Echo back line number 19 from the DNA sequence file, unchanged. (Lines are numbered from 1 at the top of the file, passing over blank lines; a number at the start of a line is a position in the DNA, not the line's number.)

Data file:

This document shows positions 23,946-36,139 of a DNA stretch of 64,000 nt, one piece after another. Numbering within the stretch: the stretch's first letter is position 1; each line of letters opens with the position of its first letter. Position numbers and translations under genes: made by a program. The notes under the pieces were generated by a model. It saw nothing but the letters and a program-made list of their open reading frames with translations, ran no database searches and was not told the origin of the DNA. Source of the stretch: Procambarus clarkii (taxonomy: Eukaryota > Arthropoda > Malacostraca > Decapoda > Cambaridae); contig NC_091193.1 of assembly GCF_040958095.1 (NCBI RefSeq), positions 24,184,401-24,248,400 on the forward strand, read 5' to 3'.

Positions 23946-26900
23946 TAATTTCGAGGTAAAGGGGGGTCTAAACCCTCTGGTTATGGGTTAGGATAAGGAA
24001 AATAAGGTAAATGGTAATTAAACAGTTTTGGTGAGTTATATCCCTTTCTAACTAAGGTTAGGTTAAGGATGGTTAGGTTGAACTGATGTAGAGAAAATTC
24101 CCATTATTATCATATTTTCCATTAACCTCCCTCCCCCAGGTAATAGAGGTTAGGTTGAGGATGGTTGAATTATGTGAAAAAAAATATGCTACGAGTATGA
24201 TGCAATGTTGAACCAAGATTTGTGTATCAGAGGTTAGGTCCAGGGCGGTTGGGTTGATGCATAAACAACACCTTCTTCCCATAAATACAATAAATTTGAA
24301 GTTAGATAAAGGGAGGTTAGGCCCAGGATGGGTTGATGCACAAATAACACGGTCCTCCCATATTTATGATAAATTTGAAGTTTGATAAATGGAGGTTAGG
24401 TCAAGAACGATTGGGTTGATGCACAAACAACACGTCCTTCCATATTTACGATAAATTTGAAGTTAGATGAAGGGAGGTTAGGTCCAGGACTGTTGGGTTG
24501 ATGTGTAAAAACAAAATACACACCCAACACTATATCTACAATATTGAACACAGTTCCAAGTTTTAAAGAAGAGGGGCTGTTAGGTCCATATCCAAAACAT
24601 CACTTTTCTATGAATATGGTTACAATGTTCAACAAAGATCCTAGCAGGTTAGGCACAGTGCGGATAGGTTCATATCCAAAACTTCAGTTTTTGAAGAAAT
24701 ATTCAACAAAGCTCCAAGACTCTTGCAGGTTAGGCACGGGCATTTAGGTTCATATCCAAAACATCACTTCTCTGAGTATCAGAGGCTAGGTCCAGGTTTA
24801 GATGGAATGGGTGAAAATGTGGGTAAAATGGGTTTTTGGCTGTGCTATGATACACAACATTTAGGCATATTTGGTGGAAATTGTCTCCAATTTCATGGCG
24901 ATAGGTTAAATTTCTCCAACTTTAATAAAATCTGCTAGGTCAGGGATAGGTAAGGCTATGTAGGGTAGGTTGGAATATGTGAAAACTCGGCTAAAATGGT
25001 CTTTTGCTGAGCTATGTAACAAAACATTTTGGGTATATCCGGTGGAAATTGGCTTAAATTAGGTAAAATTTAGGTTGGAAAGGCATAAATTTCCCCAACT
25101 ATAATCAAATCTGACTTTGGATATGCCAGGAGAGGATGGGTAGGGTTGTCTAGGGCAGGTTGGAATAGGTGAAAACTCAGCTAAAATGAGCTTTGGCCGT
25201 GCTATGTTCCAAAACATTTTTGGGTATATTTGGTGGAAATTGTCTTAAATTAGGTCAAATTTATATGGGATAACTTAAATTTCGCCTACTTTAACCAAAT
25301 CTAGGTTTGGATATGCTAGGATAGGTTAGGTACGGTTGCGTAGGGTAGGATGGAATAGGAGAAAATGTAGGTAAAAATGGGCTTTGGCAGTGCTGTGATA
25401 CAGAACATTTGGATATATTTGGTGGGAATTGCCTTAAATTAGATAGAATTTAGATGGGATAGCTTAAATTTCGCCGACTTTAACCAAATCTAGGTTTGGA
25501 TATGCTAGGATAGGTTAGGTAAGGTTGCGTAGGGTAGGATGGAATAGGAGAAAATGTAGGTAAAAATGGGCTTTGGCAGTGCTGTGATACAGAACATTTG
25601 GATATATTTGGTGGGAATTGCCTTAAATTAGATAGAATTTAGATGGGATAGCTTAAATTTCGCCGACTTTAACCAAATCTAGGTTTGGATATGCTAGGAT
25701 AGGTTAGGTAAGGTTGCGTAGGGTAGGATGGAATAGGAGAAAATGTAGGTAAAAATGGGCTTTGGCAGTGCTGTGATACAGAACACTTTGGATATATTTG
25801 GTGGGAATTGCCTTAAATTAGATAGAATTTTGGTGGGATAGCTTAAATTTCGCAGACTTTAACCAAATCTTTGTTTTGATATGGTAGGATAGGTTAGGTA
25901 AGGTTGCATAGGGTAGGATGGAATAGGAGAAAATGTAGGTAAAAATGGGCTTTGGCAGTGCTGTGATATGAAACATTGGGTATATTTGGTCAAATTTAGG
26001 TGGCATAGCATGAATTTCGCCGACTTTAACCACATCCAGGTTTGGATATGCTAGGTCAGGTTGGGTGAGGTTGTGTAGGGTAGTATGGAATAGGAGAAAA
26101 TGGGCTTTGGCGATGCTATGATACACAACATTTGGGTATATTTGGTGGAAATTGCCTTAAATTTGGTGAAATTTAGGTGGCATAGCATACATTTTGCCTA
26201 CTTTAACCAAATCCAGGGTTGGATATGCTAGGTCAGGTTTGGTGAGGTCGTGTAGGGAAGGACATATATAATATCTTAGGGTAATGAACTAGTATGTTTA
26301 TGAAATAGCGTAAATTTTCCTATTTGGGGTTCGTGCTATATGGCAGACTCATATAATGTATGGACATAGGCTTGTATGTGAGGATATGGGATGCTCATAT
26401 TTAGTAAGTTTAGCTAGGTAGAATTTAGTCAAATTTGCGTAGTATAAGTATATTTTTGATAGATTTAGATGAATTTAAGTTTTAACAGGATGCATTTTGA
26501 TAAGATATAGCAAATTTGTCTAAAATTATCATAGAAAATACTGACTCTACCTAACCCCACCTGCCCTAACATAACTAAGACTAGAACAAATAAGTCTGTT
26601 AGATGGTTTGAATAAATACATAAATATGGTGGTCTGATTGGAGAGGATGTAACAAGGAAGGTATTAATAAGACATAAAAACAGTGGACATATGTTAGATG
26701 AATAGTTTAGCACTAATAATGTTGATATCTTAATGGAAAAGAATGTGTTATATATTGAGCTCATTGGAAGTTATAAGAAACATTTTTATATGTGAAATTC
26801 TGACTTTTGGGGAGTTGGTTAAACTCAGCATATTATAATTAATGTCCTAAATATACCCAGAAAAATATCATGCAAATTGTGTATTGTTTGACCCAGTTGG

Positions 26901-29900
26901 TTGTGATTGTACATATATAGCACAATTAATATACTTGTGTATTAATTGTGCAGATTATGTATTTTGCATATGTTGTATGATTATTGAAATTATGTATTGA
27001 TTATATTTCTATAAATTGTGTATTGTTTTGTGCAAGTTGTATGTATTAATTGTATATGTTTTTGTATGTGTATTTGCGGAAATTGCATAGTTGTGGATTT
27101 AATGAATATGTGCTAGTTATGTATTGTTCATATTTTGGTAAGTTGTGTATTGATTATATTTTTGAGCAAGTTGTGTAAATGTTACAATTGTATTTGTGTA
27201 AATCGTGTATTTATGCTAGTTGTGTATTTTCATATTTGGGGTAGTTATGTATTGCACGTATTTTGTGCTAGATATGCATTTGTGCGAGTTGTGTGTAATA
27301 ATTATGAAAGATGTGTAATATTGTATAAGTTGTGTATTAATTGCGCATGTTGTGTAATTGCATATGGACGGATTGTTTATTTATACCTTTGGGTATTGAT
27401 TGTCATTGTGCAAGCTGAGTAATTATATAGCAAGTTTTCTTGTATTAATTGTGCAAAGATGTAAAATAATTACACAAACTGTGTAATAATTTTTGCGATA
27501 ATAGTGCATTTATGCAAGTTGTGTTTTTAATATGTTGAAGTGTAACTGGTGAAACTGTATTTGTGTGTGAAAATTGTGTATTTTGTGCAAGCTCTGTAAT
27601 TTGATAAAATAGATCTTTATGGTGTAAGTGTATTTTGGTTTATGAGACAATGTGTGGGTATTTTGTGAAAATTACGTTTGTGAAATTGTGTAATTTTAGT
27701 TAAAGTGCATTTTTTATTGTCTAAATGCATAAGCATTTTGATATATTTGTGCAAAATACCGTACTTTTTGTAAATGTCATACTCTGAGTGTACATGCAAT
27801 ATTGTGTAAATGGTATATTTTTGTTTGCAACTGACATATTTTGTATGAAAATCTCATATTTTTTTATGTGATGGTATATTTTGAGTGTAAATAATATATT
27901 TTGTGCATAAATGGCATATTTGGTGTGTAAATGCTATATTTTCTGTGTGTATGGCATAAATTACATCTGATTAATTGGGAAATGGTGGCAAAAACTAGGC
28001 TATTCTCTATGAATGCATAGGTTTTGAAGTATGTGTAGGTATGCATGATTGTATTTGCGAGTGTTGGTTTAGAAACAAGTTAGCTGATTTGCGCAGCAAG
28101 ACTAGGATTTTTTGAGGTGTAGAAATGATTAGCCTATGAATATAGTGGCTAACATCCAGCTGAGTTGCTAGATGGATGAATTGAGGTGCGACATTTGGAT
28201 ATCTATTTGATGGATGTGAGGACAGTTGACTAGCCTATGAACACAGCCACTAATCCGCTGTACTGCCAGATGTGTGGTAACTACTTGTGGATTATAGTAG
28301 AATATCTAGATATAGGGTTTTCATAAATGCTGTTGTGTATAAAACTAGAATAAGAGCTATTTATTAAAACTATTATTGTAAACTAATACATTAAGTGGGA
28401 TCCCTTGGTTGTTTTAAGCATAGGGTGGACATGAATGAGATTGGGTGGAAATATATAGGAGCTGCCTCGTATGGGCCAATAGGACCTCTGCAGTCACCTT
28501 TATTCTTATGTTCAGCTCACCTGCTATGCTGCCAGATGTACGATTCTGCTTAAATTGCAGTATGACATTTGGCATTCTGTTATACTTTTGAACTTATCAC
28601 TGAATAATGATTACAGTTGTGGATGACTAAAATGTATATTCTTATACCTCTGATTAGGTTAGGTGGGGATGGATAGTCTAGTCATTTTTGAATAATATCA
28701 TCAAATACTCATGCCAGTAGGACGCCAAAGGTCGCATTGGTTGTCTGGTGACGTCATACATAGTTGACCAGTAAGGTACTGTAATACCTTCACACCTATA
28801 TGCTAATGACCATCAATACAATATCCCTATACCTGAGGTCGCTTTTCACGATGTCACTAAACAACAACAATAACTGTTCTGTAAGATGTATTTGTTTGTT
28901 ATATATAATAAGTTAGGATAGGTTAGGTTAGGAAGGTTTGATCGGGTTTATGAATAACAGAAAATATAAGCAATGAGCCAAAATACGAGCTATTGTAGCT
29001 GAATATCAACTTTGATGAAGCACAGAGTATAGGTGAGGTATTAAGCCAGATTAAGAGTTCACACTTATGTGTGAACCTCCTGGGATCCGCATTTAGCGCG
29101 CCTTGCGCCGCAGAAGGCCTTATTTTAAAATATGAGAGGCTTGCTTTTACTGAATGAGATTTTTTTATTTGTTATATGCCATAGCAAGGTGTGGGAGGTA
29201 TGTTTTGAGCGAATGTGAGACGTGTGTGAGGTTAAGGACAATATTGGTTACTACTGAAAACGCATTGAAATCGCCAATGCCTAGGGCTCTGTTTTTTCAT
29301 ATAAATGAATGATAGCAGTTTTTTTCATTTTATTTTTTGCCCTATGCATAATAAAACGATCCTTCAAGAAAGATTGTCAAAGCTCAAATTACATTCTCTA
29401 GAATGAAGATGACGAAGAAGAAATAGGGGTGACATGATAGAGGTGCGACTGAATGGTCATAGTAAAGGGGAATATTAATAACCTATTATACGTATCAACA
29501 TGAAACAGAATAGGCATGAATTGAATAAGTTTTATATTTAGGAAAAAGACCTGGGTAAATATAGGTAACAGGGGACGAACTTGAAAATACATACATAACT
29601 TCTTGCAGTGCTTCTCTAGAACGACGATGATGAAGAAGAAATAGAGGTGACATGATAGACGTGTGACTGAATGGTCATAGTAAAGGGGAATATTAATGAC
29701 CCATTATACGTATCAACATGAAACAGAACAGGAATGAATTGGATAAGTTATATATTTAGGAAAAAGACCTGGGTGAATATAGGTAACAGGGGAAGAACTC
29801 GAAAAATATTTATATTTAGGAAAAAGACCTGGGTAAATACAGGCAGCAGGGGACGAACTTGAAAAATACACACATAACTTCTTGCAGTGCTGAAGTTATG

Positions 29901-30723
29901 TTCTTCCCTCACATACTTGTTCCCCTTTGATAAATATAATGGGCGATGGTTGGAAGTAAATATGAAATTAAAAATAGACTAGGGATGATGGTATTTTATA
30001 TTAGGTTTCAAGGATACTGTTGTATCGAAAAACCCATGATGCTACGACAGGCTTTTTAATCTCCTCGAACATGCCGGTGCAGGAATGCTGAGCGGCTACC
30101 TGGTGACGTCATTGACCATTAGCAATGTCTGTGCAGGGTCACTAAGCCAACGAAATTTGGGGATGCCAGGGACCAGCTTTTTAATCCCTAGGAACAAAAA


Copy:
25501 TATGCTAGGATAGGTTAGGTAAGGTTGCGTAGGGTAGGATGGAATAGGAGAAAATGTAGGTAAAAATGGGCTTTGGCAGTGCTGTGATACAGAACATTTG